Radiation and chemotherapy for patients with stage III non-small cell lung cancer

Mark R. Green, Caio M. Rocha Lima, Carol A. Sherman

Research output: Contribution to journalArticle

13 Scopus citations


Nearly 50,000 people in the United States will be diagnosed with stage III non-small cell lung cancer during the year 2000. Over the past 10 years, combined modality therapy has become the standard of care for primary treatment of most of these patients. Numerous studies and meta-analyses document an improvement in survival for patients with stage III disease treated with sequential chemotherapy followed by chest radiation, compared with radiation alone. Some more recent studies have shown a further improvement in survival when the chemotherapy and full-dose radiation are given concurrently. Acute toxicity is increased compared with sequential chemotherapy followed by radiation, but late toxicities seem similar. A current question under study is whether the use of initial chemotherapy followed by concurrent chemoradiotherapy will further improve median and overall survival compared with immediate concurrent therapy alone. Copyright (C) 2000 by W.B. Saunders Company.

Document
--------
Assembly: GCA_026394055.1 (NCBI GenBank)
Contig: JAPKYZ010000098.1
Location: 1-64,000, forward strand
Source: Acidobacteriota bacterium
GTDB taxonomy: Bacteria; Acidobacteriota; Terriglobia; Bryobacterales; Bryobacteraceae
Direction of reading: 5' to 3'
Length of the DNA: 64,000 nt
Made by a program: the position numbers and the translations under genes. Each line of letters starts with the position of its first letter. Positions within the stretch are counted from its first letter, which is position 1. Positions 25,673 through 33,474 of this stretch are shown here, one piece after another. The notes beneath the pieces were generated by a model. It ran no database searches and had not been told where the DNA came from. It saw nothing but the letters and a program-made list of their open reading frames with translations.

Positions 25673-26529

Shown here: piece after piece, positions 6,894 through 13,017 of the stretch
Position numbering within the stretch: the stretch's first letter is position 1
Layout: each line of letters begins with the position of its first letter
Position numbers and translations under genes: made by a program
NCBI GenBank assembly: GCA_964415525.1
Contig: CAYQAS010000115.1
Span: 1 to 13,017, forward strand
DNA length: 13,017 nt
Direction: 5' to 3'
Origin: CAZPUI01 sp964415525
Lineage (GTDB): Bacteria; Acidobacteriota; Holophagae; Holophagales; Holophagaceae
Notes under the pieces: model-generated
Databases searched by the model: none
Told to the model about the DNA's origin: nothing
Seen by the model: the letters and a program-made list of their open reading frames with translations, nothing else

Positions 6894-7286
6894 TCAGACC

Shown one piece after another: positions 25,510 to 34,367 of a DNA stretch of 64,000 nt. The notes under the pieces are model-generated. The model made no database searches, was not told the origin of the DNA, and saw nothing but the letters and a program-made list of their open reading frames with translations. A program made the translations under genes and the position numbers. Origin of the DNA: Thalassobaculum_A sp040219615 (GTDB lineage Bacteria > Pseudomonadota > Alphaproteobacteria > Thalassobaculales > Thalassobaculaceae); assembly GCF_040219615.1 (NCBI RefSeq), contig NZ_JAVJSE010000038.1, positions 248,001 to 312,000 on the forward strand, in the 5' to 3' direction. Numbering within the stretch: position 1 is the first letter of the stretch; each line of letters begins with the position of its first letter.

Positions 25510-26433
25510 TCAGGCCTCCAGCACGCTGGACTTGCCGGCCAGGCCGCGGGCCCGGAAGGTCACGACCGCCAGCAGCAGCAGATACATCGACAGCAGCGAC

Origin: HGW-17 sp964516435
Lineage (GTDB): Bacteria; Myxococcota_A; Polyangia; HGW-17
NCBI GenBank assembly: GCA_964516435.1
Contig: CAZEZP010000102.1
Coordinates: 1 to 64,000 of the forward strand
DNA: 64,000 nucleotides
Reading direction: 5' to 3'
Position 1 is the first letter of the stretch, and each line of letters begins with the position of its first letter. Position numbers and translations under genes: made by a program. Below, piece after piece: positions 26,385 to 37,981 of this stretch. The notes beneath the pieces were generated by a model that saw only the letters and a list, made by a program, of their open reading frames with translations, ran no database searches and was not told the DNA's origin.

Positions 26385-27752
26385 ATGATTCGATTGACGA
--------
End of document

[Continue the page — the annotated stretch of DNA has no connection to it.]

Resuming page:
Original languageEnglish (US)
Pages (from-to)289-295
Number of pages7
JournalSeminars in Radiation Oncology
Issue number4
StatePublished - Jan 1 2000


ASJC Scopus subject areas

  • Oncology
  • Radiology Nuclear Medicine and imaging
  • Cancer Research

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